Hugh Pickens writes:
Scott Adams of Dilbert fame writes on his blog that science's biggest fail of all time is 'everything about diet and fitness':
I used to think fatty food made you fat. Now it seems the opposite is true. Eating lots of peanuts, avocados, and cheese, for example, probably decreases your appetite and keeps you thin. I used to think vitamins had been thoroughly studied for their health trade-offs. They haven’t. The reason you take one multivitamin pill a day is marketing, not science. I used to think the U.S. food pyramid was good science. In the past it was not, and I assume it is not now. I used to think drinking one glass of alcohol a day is good for health, but now I think that idea is probably just a correlation found in studies.
According to Adams, the direct problem of science is that it has been collectively steering an entire generation toward obesity, diabetes, and coronary problems. But the indirect problem might be worse: It is hard to trust science because it has a credibility issue that it earned. "I think science has earned its lack of credibility with the public. If you kick me in the balls for 20-years, how do you expect me to close my eyes and trust you?"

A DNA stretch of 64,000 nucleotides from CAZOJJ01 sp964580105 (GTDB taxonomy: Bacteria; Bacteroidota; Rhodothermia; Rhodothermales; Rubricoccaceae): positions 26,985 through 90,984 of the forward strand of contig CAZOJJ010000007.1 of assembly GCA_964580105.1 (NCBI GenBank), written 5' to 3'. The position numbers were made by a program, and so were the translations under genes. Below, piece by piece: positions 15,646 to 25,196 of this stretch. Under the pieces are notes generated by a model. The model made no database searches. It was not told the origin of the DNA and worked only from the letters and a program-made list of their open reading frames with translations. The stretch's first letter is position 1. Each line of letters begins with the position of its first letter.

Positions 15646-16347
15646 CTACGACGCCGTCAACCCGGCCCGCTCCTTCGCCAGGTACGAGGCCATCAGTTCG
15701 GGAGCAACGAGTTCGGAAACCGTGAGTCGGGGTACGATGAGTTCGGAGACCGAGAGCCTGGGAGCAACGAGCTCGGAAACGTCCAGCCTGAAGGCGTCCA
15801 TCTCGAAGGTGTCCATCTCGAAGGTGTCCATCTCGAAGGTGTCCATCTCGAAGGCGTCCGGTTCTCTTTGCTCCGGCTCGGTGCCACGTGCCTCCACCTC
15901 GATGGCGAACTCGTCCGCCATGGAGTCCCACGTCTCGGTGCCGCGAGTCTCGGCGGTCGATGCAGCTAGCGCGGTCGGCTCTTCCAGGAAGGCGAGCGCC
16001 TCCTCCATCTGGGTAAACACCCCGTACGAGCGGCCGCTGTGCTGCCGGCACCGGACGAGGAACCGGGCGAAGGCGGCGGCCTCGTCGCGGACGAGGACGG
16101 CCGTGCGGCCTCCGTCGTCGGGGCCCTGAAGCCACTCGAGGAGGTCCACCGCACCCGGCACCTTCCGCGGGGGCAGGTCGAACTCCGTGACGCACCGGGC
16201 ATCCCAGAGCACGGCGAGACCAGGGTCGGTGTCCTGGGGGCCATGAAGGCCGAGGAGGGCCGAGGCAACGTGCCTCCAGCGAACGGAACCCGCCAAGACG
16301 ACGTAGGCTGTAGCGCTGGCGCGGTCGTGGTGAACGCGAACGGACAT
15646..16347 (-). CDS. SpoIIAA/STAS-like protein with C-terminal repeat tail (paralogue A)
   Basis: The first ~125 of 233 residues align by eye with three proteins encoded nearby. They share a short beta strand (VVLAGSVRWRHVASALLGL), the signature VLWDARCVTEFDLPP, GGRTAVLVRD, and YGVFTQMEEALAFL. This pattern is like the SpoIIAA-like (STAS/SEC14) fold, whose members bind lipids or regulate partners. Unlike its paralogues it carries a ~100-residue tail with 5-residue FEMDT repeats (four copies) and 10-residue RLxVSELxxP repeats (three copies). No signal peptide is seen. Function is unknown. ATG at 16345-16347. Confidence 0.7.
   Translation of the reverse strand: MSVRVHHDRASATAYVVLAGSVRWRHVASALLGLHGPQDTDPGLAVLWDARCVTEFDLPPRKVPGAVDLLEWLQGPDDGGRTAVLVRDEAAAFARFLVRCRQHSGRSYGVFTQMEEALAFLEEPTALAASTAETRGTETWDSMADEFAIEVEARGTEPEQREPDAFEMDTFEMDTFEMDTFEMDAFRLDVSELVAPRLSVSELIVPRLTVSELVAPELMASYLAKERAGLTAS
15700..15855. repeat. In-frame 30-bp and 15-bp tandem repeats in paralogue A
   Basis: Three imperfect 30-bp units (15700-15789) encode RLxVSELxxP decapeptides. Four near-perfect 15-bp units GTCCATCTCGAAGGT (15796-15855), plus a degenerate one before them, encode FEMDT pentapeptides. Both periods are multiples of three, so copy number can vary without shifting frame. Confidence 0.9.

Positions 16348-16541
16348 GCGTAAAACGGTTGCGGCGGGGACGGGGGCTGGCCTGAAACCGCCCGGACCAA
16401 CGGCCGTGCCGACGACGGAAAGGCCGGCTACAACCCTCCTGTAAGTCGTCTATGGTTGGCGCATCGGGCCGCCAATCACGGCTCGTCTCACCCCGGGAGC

It's not a question of it being a BAD thing. It's a question of whether it in fact is a GOOD thing.
Multiple long-term studies [annals.org] have found essentially zero long-term health or survivability benefits from daily multivitamin usage compared to people who don't take them.
While the theory around multivitamins is good, and your point of "how could they NOT be doing something?" is an intuitive one, the numbers don't bear out them having any significant health benefits over taking a daily placebo.
"It's not a question of it being a BAD thing...."
Or maybe it is...
Vitamins and Supplements Linked to Higher Risk of Deathhttp://healthland.time.com/2011/10/11/vitamins-and-supplements-linked-to-higher-risk-of-death-in-older-women/ [time.com]